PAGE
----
French villages and a sort of resolution

January 23, 2017

(This article was first published on Maëlle, and kindly contributed to R-bloggers)

Sort of introduction to this post and hopefully the next ones

I usually don’t have any New Year resolution. However, recent tweets about productivity – from people I actually find productive and inspiring – made me ponder a bit on my unfinished side projects. My main 2016 side-project was submitting and defending my PhD thesis, and I’ve written a few R packages, so I’m overall quite happy.

But in 2016 I also started stuff without delivering. In particular, I prepared small data projects in Github repositories with a very precise README because I didn’t have a blog and planned to start one after my PhD thesis. Then I created my blog (thanks Nick!) and… only re-posted an analysis of mine from another blog. My nice repositories are still lying around and they represent quite a few of my West Side-project Story unfinished buildings. I’ve decided transforming some of my usable data projects into blog posts was a nice step towards being or at least feeling more productive.

Let’s start today with my visualizations of names of French villages!

Note: the analysis was originally prepared here and advertised on Twitter

Inspired by this work about names of villages in Germany, I wanted to have a look at the names of French villages. I decided against looking at prefixes and suffixes because I got a more poetical idea: looking for water and saints in my home country.

I got a file of all French villages names and geolocation from Geonames, which you can find in the data folder. Thanks to Bob Rudis for providing me with the link. The data is distributed under this license.

A first look at the data

ville <- read_tsv("data/2017-01-24-kervillebourg_FR.txt", col_names = FALSE)[, c(2, 5, 6)]
names(ville) <- c("placename", "latitude", "longitude")
placename latitude longitude
Recon, Col de 46.30352 6.82838
Lucelle 47.41667 7.50000
Les Cornettes de Bise 46.33333 6.78333
Ruisseau le Lertzbach 47.58333 7.58333
Le Cheval Blanc 46.05132 6.87178
Jougnena 46.71667 6.40000

Names of rivers and see

Here I selected names of towns and villages that include the names of a few rivers in France, or the word “see” (“sur-Mer”). This is by no mean an exhaustive representation of such names since I only chose a few rivers and a single pattern of name.

I created new variables that are Booleans by looking for given pattern in names, like “sur-Mer”, then I only filtered the lines where one of the pattern was found, and used tidyr::gather function to end up with the long format you see below.

water <- ville %>%
  mutate(mer = grepl("sur-Mer", placename))  %>%
  mutate(rhone = grepl("sur-Rhône", placename))  %>%
  mutate(somme = grepl("sur-Somme", placename))  %>%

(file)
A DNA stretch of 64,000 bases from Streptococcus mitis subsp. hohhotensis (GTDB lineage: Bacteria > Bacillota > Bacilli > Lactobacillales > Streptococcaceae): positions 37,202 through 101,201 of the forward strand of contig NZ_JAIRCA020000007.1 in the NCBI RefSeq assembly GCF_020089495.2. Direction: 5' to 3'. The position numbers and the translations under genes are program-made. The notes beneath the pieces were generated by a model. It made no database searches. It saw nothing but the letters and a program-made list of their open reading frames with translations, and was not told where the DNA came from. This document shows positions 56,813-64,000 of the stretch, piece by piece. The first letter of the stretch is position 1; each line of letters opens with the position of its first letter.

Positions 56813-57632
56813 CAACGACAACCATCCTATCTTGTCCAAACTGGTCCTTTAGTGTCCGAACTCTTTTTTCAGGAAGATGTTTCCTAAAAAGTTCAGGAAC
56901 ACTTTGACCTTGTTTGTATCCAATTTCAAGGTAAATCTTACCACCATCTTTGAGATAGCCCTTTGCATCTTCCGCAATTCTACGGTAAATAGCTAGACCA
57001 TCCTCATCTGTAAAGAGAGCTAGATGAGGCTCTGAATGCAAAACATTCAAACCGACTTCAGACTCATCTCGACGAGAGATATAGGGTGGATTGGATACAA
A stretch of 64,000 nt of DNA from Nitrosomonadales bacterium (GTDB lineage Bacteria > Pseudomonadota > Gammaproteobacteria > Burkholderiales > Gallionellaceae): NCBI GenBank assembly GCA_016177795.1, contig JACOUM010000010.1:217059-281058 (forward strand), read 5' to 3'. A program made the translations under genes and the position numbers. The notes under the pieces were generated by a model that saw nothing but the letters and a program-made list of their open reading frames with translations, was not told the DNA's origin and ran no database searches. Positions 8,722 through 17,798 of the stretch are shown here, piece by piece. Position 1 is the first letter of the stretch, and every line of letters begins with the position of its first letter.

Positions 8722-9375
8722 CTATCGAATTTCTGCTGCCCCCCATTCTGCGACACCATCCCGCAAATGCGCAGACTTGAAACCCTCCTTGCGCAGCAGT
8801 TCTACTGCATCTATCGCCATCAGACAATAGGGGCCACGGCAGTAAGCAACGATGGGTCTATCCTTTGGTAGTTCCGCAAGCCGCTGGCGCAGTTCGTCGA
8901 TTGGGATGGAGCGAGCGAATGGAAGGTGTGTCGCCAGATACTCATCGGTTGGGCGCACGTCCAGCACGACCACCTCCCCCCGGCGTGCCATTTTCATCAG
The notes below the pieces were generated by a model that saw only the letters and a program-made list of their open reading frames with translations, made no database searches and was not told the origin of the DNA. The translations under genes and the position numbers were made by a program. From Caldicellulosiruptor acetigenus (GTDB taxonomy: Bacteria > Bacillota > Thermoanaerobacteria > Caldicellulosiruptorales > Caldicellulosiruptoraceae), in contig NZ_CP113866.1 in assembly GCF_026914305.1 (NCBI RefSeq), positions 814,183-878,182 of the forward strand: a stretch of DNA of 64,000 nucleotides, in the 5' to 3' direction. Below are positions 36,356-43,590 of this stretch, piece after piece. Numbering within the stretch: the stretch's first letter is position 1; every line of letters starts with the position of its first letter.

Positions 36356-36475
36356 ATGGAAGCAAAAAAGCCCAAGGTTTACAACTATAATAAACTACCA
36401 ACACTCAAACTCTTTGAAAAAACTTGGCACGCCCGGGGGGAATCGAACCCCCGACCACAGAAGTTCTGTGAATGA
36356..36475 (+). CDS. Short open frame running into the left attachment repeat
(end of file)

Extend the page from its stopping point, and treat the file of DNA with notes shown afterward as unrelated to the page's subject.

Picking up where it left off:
mutate(loire = grepl("sur-Loire", placename)) %>%
  mutate(seine = grepl("sur-Seine", placename)) %>%
  mutate(rhin = grepl("sur-Rhin", placename)) %>%
  mutate(garonne = grepl("sur-Garonne", placename)) %>%
  mutate(meuse = grepl("sur-Meuse", placename)) %>%
  gather("name", "yes", mer:meuse) %>%
  filter(yes == TRUE) %>%
  select(- yes)
placename latitude longitude name
Villers-sur-Mer 49.32264 0.00027 mer
Villefranche-sur-Mer 43.70470 7.30776 mer
Vierville-sur-Mer 49.37237 -0.90709 mer
Veulettes-sur-Mer 49.85162 0.59719 mer
Ver-sur-Mer 49.32987 -0.53118 mer
Vaux-sur-Mer 45.64606 -1.05841 mer

Then I made an artsy map thanks to the "watercolor" maptype of ggmap and to my beloved viridis. The zoom I chose makes the map only for the métrople, I don’t even include Corsica.

map <- ggmap::get_map(location = "France", zoom = 6, maptype = "watercolor")
ggmap(map) +
  geom_point(data = water,
             aes(x = longitude, y = latitude, col = name)) +
  scale_color_viridis(discrete = TRUE, option = "plasma")+
  ggtitle("French placenames containing the name of a river or 'see'") +
  theme(plot.title = element_text(lineheight=1, face="bold"))+
  theme(text = element_text(size=14))

plot of chunk unnamed-chunk-5

It was also, I must say, a nice lesson in French geography for me.

Saint et Saintes

In French, towns such as “Saint-Ouen” and “Sainte-Anne” can easily be partitioned into cities named after a saint man (saint) and cities named after a saint woman (sainte). Thinking of this prompted me to have a look at the distribution of such place names with a similar strategy than for rivers.

saints <- ville %>%
  mutate(saint = grepl("Saint-", placename))  %>%
  mutate(sainte = grepl("Sainte-", placename))  %>%
  gather("name", "yes", saint:sainte) %>%
  filter(yes == TRUE) %>%
  select(- yes)
placename latitude longitude name
Ygos-Saint-Saturnin 43.97651 -0.73780 saint
Canal de Vitry-le-François à Saint-Dizier 48.73333 4.60000 saint
Vitrac-Saint-Vincent 45.79585 0.49356 saint
Vineuil-Saint-Firmin 49.20024 2.49567 saint
Villotte-Saint-Seine 47.42893 4.70571 saint
Villiers-Saint-Denis 49.00000 3.26667 saint

Here is the result on a map.

ggmap(map) +
  geom_point(data = saints,
             aes(x = longitude, y = latitude)) +
  ggtitle("Places named after a saint man or woman") +
  theme(plot.title = element_text(lineheight=1, face="bold")) +
  facet_grid(. ~ name) +
  theme(text = element_text(size=20))

plot of chunk unnamed-chunk-7

Well, I cannot say I’m surprised!

Back when I published this small work only on Github and Twitter, I was pleasantly surprised to see a more elaborate analysis inspired by mine, so if this post made you curious about analysis of French placenames with R, head to Cérès Carton’s repository! And after this, I’ll just warn you to brace yourself for more old repos recycling from me.

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